"Damien he was worried to death about you that week, I doubt he thought about anything else but you for the entire time."
I deserved that. I scowled at the lager, tilting the glass between my hands.
"I know. He was wonderful- the whole week, I was sleeping like hell and I know I pretty much ignored him- he spent hours with me, he was the one who talked me into going back to the garage- then he went from Jekyll to Hyde at about nine thirty am. Sunday morning and he's been hell on wheels ever since."
"You've had a few near misses with his asthma, haven't you?" Allen interrupted me. I looked at him, confused.
"Yes. A couple."
"New Year wasn't it? A year or two back, you seriously thought he wouldn't come out of that?"
I frowned. Allen picked up his pint.
"When you realised he was going to be allright and the crisis was over, how were you?"
"Bloody thankful." I said sharply. Allen shrugged.
"He must have scared the hell out of you. Doesn't that ever annoy you? I know it's irrational, but most people would be very, very angry with someone they loved making them that frightened. Whether or not it would be their fault would probably be irrelevant."
I looked at him, shaken. Allen shrugged again.
"I wouldn't know. Just wondered."
"No." I said eventually, not thinking about asthma at all. "I mean he was very honest with me right from the start, he has brittle asthma as well as the chronic- he can deteriorate very fast. It's something we just live with."
But Nicky wasn't at all used or prepared to me being at risk like that. Thinking about it, it made perfect sense. He wasn't just angry, he was bloody furious with me; and what he was doing- not defiance so much as challenging me on his independence. His message had been consistent all along. I don't have to need you.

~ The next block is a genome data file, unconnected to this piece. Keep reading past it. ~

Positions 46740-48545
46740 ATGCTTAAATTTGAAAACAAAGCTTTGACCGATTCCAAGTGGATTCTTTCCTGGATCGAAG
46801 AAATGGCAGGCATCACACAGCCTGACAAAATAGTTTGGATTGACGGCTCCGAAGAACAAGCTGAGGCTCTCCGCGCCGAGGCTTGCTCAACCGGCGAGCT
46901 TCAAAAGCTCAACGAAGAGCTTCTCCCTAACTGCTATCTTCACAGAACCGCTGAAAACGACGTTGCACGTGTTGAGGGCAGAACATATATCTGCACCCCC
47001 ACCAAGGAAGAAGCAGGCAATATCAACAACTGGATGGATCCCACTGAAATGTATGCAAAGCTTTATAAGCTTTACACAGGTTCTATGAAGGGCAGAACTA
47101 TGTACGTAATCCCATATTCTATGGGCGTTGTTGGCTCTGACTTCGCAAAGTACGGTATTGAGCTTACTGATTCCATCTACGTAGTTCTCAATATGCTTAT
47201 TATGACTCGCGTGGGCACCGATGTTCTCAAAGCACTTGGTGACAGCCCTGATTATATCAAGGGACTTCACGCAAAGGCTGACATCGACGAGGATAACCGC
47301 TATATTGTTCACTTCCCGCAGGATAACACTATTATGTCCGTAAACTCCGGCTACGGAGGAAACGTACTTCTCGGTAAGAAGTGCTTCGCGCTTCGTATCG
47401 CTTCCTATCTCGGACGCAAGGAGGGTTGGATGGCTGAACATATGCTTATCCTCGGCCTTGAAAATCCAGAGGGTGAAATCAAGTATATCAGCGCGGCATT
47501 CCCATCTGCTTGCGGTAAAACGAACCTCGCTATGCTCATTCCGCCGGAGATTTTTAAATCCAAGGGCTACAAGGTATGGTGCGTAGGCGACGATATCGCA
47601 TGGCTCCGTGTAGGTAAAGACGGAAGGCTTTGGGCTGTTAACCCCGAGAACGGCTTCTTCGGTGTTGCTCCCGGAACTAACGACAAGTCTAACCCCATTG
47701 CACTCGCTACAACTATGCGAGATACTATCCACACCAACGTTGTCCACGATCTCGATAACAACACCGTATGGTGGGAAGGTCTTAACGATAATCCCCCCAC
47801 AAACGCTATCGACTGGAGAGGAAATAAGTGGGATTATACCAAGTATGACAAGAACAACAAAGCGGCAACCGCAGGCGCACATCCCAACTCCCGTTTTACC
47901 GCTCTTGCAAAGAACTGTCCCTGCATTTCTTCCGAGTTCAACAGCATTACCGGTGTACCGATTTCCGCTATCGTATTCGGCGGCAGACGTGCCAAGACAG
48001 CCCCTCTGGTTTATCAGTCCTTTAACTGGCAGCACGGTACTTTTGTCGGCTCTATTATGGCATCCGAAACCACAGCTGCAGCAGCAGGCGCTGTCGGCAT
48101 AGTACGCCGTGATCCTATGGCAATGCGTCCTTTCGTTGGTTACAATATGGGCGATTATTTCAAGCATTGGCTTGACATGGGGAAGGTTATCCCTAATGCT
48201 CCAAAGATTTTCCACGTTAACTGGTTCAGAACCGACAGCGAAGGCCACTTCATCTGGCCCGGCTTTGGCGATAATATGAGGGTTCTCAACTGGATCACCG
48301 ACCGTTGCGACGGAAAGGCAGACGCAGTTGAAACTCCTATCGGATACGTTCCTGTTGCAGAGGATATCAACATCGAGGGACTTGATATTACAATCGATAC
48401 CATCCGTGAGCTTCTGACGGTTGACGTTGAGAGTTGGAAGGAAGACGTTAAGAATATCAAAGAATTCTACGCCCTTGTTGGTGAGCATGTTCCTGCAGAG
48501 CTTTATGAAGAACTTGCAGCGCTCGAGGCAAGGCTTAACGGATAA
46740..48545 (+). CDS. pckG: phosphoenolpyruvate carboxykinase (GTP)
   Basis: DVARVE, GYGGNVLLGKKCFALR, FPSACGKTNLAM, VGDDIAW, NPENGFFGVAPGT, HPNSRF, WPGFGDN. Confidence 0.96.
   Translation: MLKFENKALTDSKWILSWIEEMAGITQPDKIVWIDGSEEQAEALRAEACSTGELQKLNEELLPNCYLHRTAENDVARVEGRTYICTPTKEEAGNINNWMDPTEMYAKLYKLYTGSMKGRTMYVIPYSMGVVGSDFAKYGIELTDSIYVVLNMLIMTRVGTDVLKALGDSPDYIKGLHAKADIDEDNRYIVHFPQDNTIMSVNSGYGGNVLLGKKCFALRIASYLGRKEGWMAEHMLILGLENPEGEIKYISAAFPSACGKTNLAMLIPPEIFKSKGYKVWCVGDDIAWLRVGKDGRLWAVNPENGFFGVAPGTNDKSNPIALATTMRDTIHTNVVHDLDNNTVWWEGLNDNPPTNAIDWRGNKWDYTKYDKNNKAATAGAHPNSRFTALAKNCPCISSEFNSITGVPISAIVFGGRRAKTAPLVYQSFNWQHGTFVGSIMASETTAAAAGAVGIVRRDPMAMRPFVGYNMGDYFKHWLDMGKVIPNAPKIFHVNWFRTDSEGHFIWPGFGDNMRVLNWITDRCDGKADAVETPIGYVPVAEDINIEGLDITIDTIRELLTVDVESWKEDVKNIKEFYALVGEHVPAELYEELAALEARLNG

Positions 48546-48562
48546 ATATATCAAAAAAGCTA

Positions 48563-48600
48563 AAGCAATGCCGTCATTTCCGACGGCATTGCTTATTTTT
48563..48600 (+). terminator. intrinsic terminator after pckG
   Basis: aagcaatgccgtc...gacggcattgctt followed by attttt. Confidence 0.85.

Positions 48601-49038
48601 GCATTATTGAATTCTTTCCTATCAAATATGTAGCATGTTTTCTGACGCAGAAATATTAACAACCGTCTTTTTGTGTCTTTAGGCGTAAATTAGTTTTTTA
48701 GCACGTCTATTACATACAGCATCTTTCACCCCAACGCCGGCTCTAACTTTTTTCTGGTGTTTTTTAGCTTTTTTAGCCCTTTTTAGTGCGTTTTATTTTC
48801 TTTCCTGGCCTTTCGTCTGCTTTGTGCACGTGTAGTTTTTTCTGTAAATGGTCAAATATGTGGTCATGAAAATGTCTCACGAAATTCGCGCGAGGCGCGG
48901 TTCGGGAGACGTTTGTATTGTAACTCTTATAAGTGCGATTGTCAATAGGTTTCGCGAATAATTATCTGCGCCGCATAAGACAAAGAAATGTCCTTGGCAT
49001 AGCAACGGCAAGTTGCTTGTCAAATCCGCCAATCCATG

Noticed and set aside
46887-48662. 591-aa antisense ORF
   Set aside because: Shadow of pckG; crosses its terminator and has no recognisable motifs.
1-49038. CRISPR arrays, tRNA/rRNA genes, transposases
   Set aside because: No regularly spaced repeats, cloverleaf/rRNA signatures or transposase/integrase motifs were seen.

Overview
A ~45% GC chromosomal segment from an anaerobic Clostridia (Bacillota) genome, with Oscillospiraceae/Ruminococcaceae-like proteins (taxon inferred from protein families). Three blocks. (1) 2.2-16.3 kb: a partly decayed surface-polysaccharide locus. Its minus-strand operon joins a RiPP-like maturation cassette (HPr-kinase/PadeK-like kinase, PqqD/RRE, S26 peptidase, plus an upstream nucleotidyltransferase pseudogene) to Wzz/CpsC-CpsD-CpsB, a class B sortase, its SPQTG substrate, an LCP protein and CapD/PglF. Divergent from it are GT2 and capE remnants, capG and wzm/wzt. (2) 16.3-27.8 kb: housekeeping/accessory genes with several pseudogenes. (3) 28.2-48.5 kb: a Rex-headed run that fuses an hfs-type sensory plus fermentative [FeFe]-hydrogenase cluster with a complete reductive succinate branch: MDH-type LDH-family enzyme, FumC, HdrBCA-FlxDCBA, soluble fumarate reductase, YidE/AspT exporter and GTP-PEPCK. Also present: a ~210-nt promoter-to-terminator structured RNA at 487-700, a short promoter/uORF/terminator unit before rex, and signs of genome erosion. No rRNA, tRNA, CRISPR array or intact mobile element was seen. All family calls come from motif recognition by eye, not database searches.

It's always the way. You walk in the door, ready to sit them down and talk, and they make sure there are at least two hundred things you have to do first.
I came home to find the hall strewn with his belongings, jacket, shoes and bag abandoned, the milk left out of the fridge and the kitchen looking like a bomb had hit it. I took a few deep breaths and went upstairs in search of Nick. He was in the shower and my request to talk was met by a snap and the shower door jerked out of my hand.
"I'm having a bloody shower, can't you leave me in peace for two minutes!"
Allright. There was no way I could talk to or negotiate with him in that kind of language, and I was not prepared to put up with another second of this, no matter what his reasons were. If he spent the whole of the rest of the month in the corner, I was not listening to another word in that tone or looking at one more scowl. I abandoned all thoughts of negotiation, pulled him out of the shower and sat on the edge of the bath to turn him over my knee, still dripping.
"RIGHT. This is where it stops young man. I have had ENOUGH! You have pushed your luck as far as it goes, do you understand me!"
Silence. I swatted him, hard.
He burst into tears. Not at all sure if I was more worried or exasperated, I let him squirm free, turned him around and held him, quite prepared to put him right back over my lap if he wasn't about to talk sense.
"NOW what's the matter! No, you're not going anywhere, stop it."
He stopped struggling. I pushed his hair back out of his eyes and prised him away to see his face. No clues there. Nick swiped a hand over his eyes and I got another glare so ferocious I winced on it.
"You have to be so bloody tough, don't you!"
I looked at him blankly. Nick fought me off and got to his feet. After the wrestling match, I was now wetter than he was. Nick snatched a towel off the door and began to scour himself down as if he was trying to take limbs off, heading for our room.
"You always have to go one further! Like you couldn't stand in that bloody garage and keep quiet, could you? Oh no. Mr Damien Bloody Mitchell to the rescue again."
"I didn't-" I began, startled, following him.